By Preston Wilder
I was all set to write about Black Panther, a superior comic-book blockbuster in an excellent week for new releases – but then characters started arguing about a made-up metal called vibranium and I knew I should write about Downsizing, a film about the state of the real world today. (To be fair, Black Panther too is quite political.) This is a deeply-felt comedy with a slight problem, the kind of problem you’d expect in a film made by serious-minded, middle-aged Hollywood royalty: it’s more interested in pontificating on inequality, failed idealism and human nature – i.e. the state of the real world today – than it is in its science-fiction premise, even though that premise is why most viewers will be watching in the first place.
It’s not that Downsizing doesn’t care about downsizing – but let’s say it’s more interested in the ‘why’ than the ‘how’. ‘Downsizing’ is the term for a new process, in a near-future much like our own, where customers pay to be shrunk to about one-thousandth of their size; it seems a perverse (and of course irreversible) thing to do to oneself – but it’s a boon for the environment, small people leaving hardly any footprint in a world of climate change and overpopulation. The deeply eco-minded (and of course Norwegian) scientists who come up with the concept hope that ‘going small’ will save humanity – but in fact, in the real world, those who agree to be downsized couldn’t care less about the planet; all they care about is that, in an economy geared to the normal-sized, buying only small portions allows you to live like a king. That’s the best joke in this cynical satire.
If only it had stayed at cynical satire – but in fact the second half, set in a newly-trendy ‘microcommunity’, it turns political in a way that doesn’t really have much to do with downsizing. Paul Safranek (Matt Damon) is our hero, who decides to go small along with his wife Audrey (Kristen Wiig) – only for Audrey to drop out, leaving him five inches tall and alone. This is par for the course for Paul, a bruised idealist and one of those well-meaning boobs who often feature in the films of director Alexander Payne (the best one is probably Jim McAllister, the teacher played by Matthew Broderick in Election): he’s forever trying to help – he delights in showing co-workers how they can prevent carpal tunnel with a few simple exercises – but his help tends to be ignored. Twice in the first few minutes we see him coming home bringing food for someone (once for his mum, once for Audrey), only to be told that the other person already ate.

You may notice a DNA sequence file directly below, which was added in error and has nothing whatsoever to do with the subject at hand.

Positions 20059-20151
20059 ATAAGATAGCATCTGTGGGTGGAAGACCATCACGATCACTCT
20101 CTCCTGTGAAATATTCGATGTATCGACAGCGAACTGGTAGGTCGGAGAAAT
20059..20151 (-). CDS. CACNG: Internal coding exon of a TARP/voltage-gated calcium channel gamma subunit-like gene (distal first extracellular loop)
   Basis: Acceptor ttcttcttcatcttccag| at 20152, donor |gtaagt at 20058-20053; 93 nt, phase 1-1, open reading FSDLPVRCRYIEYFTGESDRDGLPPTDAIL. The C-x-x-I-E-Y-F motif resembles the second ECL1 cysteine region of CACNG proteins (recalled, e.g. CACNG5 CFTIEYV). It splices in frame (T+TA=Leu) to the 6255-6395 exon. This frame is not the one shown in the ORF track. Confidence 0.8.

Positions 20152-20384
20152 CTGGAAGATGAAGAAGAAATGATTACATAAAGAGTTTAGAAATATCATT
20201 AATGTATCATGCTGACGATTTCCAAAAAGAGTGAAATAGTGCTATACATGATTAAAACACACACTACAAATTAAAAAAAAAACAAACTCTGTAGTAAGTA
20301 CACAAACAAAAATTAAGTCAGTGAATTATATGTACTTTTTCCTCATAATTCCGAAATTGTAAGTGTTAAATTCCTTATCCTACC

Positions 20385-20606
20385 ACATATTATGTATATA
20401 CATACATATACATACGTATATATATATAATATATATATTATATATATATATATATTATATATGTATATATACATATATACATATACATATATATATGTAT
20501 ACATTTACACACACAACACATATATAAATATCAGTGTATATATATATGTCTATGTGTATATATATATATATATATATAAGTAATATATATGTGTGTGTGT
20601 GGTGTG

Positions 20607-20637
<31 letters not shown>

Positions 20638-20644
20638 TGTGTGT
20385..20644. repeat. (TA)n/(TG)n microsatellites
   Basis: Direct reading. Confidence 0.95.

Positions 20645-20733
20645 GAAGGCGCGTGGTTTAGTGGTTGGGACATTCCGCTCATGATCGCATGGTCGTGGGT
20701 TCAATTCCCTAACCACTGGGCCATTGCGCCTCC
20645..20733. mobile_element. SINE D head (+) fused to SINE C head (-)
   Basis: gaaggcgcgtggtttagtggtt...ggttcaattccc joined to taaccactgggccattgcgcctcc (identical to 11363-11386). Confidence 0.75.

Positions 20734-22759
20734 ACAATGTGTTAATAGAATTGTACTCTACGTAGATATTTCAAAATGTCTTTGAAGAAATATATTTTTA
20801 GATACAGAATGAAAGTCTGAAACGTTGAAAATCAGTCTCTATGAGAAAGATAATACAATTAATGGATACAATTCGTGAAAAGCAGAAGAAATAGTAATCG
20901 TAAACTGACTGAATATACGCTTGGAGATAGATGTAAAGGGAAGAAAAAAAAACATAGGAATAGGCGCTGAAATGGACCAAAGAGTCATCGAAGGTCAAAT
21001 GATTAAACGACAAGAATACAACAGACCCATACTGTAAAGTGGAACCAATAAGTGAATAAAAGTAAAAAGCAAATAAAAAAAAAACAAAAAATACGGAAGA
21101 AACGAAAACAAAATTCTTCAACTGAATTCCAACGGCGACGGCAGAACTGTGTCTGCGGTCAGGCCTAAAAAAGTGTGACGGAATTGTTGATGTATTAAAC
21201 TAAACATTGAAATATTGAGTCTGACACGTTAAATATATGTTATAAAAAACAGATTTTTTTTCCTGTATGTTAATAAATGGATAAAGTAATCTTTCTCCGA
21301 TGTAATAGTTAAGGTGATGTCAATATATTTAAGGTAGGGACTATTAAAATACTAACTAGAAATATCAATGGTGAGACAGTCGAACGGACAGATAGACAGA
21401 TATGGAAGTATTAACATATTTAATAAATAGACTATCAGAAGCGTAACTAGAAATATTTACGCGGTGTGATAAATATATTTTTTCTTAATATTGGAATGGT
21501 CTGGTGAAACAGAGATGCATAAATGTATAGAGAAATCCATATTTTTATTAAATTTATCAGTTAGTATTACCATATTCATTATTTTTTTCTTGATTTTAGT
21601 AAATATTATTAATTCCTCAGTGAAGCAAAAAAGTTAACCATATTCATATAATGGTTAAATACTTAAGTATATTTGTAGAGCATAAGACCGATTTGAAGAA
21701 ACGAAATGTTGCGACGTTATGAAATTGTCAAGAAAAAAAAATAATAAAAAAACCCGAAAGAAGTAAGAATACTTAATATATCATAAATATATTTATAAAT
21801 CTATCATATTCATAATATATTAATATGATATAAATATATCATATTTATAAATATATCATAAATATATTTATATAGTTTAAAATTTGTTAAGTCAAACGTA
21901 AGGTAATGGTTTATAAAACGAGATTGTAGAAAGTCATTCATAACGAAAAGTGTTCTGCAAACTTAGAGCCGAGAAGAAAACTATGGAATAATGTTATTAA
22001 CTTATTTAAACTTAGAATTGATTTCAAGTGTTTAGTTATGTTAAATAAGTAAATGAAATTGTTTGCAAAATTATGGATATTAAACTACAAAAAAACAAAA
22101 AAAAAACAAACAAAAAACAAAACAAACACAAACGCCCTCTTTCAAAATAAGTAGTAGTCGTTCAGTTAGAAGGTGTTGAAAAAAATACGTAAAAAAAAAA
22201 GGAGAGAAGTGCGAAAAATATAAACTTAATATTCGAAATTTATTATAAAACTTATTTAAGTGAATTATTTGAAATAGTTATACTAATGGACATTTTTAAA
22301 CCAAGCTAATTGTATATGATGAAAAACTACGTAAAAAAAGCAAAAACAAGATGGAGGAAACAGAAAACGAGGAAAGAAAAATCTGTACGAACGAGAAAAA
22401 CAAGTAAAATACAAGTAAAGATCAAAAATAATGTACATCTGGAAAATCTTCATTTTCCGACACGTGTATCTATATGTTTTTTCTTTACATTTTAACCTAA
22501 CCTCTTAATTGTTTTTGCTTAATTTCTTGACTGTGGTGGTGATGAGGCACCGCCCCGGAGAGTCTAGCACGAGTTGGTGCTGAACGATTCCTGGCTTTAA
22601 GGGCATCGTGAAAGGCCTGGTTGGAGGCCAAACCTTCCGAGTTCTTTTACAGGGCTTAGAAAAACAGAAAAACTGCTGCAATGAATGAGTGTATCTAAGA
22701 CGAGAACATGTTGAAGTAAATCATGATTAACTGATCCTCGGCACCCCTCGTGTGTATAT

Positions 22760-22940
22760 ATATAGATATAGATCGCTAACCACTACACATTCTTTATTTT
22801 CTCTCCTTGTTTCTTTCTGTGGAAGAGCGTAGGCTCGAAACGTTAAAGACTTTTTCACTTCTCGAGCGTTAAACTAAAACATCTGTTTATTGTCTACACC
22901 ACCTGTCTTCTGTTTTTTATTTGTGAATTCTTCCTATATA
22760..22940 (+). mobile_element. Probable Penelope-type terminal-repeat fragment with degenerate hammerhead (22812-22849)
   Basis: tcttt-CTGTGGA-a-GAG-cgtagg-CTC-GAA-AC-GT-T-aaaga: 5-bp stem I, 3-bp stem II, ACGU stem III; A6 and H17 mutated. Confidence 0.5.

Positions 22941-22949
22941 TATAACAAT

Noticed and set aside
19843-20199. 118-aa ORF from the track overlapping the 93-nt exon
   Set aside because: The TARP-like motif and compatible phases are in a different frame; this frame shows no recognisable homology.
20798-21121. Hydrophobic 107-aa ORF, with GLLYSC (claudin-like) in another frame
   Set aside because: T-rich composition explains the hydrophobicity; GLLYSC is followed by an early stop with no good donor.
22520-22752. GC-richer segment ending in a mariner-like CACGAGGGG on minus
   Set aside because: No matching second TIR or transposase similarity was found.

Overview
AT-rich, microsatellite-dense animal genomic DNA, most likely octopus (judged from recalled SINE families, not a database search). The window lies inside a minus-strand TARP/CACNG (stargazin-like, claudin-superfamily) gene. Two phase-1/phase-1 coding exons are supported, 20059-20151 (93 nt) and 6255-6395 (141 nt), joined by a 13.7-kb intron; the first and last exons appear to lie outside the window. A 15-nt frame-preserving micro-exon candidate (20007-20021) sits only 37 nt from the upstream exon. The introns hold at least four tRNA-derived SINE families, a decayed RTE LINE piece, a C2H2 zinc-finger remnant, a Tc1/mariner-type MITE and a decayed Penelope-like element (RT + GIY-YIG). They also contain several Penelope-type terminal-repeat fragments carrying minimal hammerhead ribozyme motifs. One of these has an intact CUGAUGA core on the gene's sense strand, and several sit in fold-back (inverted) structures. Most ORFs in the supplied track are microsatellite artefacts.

Paul is unhappy, wishing he’d stayed normal-sized – but then he meets two people who change his mind, first a sleazy Serbian businessman (Christoph Waltz) with a penchant for throwing wild parties, then a Vietnamese dissident (Hong Chau) who shows him an entire underbelly of slums and low-paid workers, proof that downsized capitalism is just as unequal as the bigger version. To be honest, none of this requires our hero to be tiny; much the same film could’ve been made in any somewhat-isolated setting. It’s hard not to feel that Payne and his co-writer Jim Taylor started with the premise then lost interest, using it as a springboard for bigger, subtler points.
Are those points worth the bother? That’s to say, does the film’s complexity and sophistication make up for how misshapen it is? Mileage may vary, but for me the answer is yes. I’d have liked to see more details of downsized life (the actual procedure is shown in harrowing detail), but Payne’s larger message is the clash between idealism and good old (i.e. bad old) human nature. The Norwegians return in a final act which, again, seems misshapen – it should’ve been a punchline whereas it feels like a whole other movie, bumping the running-time to an overlong two-hours-plus – once again lamenting the imminent end of humanity, only to be countered by Waltz in a speech so blithely cynical and non-ideological (and of course ‘irresponsible’) it almost had me cheering in the theatre. This is a wry, deeply melancholy comedy with a true and uncomfortable message: people are flawed. We’re not too virtuous, and we’re not too clever. We’ll probably end up destroying ourselves – but at least we have love, and the fleeting capacity to help each other.
Downsizing rambles, when it should’ve been tight. It doesn’t take full advantage of its concept. No-one fights a giant insect, as they do in The Incredible Shrinking Man or Honey, I Shrunk the Kids. Early talk of prejudice against the downsized (a blowhard in a bar tells Paul he ought to have fewer rights, since he contributes less to the economy) leads to nothing. We don’t even learn how a small person could find a small-enough twist of lime to put in their G&T. Yet Payne is gently sardonic, ruefully debunking futuristic sci-fi, and finds a tragic hero in his unappreciated Everyman. If you want thrills, there’s always Black Panther.
DIRECTED BY Alexander Payne
STARRING Matt Damon, Kristen Wiig, Christoph Waltz
US 2017 135 mins